monastic discipline in making it plain and less often varied. Try
      peanut butter and jelly for a while. Great source of protein and
      antioxidants. Try taking just fruit. Three of the nurses I've worked
      with- and none of them for monastic reasons- ate the same lunch every
      single day. Two of them used to always eat saltines and peanut
      butter, the other ALWAYS ate one can of sardines with crackers.
      Always. Nobody died, but the lounge used to smell awful after Rosa
      dined on her sardines in that small room!

      Rosa's sardine idea might not be fine daily for you, but what about once
      a week, on Fridays, say. One can of sardines and some fat-free saltines.
      Lunch for about a dollar or so. Great source of fish oil, omega-3 and all that. Also,
      these days, about the only fish one can afford is canned. Sigh... Docs
      recommend three servings a week for cardiac health. That might be a
      lunch idea you can live with!

      What ever you do (and peanut butter and jelly, alas, is not a high
      scorer in this field,) try to make changes in your own diet with an
      eye to health and the ecology. If you are careful not to make a big
      deal of it and to serve really good-tasting food, you can even employ
      these principles to some degree with your family, if you are the
      cook! Lots of meat-stretching dishes over noodles or rice will never
      be thought of as penitential. Some really good beans as a side dish
      are great fiber, great protein, possibly fat-free and CHEAP! Red
      beans (or black beans,) over rice are traditionally ethnic and
      wonderful.

      Try to add healthy elements that will go unnoticed, too. A Franciscan
      hermit who made a retreat here turned me onto a great idea: soy
      powder. She used it for milk shakes, which never quite caught on with
      me. The taste was not great (to me, at least,) and I hate to clean a
      blender every day. On the other hand, there is about 24 grams of protein
      in 1/3 cup of that stuff, about 33% of your daily requirement. Dump a half
      cup into a bread pudding and it will never be noticed. Surely there are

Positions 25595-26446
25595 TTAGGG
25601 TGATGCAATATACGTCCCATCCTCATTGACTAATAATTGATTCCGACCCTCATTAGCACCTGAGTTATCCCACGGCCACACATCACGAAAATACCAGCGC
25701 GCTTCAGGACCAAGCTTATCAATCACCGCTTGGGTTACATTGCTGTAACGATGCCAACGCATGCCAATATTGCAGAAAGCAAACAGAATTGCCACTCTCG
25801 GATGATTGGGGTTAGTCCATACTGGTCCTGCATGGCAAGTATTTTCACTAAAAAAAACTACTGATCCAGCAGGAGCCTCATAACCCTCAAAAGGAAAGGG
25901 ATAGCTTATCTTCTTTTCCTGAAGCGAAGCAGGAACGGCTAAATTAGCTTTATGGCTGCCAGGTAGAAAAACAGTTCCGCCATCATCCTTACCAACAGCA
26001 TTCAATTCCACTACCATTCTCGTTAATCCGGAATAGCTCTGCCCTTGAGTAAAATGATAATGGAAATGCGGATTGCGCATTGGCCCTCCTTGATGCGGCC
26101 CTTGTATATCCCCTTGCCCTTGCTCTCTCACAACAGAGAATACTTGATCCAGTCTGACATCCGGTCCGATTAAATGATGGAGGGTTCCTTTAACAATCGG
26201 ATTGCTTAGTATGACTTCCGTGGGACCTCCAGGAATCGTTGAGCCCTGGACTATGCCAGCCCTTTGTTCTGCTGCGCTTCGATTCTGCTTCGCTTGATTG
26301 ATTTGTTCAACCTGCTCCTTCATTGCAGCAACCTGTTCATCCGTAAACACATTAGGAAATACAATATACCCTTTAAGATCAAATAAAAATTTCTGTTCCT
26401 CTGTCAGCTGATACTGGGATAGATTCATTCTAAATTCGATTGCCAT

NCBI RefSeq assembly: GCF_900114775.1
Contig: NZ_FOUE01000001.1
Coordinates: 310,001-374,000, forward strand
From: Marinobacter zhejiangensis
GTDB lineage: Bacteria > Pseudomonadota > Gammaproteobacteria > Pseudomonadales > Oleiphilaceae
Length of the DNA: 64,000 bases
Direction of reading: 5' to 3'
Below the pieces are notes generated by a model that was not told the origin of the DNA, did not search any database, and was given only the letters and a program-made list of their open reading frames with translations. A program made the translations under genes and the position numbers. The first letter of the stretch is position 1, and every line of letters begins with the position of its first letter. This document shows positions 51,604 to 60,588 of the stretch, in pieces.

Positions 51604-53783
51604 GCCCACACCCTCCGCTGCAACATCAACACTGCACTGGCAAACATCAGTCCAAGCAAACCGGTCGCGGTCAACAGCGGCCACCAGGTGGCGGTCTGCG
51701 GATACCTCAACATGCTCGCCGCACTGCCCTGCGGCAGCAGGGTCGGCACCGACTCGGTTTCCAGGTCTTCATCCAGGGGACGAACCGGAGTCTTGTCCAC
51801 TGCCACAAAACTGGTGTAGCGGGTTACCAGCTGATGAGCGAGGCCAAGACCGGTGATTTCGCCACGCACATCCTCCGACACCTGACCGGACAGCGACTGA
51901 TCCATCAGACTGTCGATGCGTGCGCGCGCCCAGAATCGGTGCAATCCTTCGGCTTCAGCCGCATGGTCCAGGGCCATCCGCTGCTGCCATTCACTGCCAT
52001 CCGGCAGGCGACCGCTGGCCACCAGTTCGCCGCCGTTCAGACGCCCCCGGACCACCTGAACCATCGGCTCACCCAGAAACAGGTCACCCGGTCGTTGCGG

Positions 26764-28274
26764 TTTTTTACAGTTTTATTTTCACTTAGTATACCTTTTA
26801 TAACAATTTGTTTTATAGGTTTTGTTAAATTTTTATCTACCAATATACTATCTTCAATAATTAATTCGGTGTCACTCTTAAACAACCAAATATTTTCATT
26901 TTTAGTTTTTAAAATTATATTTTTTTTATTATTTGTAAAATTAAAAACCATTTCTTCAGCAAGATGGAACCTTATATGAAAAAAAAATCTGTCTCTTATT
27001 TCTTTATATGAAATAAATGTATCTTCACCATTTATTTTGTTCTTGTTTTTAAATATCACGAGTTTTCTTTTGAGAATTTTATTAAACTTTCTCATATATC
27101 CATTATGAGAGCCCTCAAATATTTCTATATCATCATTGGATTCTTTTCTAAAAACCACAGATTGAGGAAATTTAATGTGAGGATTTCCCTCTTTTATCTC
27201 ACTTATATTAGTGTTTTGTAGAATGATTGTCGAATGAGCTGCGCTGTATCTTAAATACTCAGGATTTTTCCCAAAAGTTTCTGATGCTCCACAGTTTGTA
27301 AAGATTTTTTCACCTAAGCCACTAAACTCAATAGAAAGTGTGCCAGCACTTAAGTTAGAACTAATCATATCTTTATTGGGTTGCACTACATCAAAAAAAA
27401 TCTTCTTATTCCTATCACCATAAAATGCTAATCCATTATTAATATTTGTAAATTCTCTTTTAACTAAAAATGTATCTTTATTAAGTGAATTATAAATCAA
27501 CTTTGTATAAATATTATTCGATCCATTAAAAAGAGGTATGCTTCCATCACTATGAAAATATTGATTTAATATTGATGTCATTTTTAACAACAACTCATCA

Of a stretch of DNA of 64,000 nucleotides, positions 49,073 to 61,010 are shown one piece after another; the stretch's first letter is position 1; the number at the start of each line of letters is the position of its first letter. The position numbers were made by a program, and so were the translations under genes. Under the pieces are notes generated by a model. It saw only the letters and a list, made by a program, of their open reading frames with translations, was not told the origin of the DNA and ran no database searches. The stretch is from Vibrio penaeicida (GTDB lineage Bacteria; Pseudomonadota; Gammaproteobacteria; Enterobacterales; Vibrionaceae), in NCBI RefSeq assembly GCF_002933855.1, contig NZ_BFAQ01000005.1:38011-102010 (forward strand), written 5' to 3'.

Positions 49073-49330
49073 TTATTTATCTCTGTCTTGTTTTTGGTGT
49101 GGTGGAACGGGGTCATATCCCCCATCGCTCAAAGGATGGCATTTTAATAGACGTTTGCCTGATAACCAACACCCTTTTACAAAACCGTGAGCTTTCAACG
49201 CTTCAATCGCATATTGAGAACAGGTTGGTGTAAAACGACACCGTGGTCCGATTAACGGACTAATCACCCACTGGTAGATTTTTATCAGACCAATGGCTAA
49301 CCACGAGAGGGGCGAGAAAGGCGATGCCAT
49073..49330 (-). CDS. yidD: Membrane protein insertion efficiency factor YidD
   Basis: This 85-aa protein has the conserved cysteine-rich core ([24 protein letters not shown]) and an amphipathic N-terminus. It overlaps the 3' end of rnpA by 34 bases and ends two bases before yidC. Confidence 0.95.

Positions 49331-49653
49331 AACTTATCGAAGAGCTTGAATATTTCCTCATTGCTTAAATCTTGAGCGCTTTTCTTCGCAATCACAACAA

other things you can find to sneak it into as well!

      I'll just use bread pudding as an example, but you can have a lot of
      fun experimenting with other stuff, too. When I make bread pudding, I
      substitute orange juice for some of the milk. Less fat, more vitamin C,
      and the soy powder more than makes up for the bit of protein lost. Tons
      of fat-free things that don't taste fat- free at all can be made with apple
      sauce. Trust me, I dislike things that taste fat-free, so if I like them, your
      kids will never know.

      Always remember, the best penances are those we do not choose. For
      many of us, that could be as simple as following one's doctor's
      orders on diet carefully. So many things are diet-related and those
      habits are so hard to break. Let you doctor be your abbess in this
      respect and you will not only get healthier in body, but in spirit as
      well!

      Love and prayers,
      Jerome, OSB
      http://www.stmarysmonastery.org
      Petersham, MA


      [Non-text portions of this message have been removed]
    • Br. Jerome Leo
      Prayers, please, for a woman who is trying to get established with a doctor;each one she has called either is not taking new patients or does not accept her
      Message 143 of 143 , May 21, 2014
      • 0 Attachment
        Prayers, please, for a woman who is trying to get established with a doctor;each one she has called either is not taking new patients or does not accept her insurance. Several are retiring or leaving their practice.
      Your message has been successfully submitted and would be delivered to recipients shortly.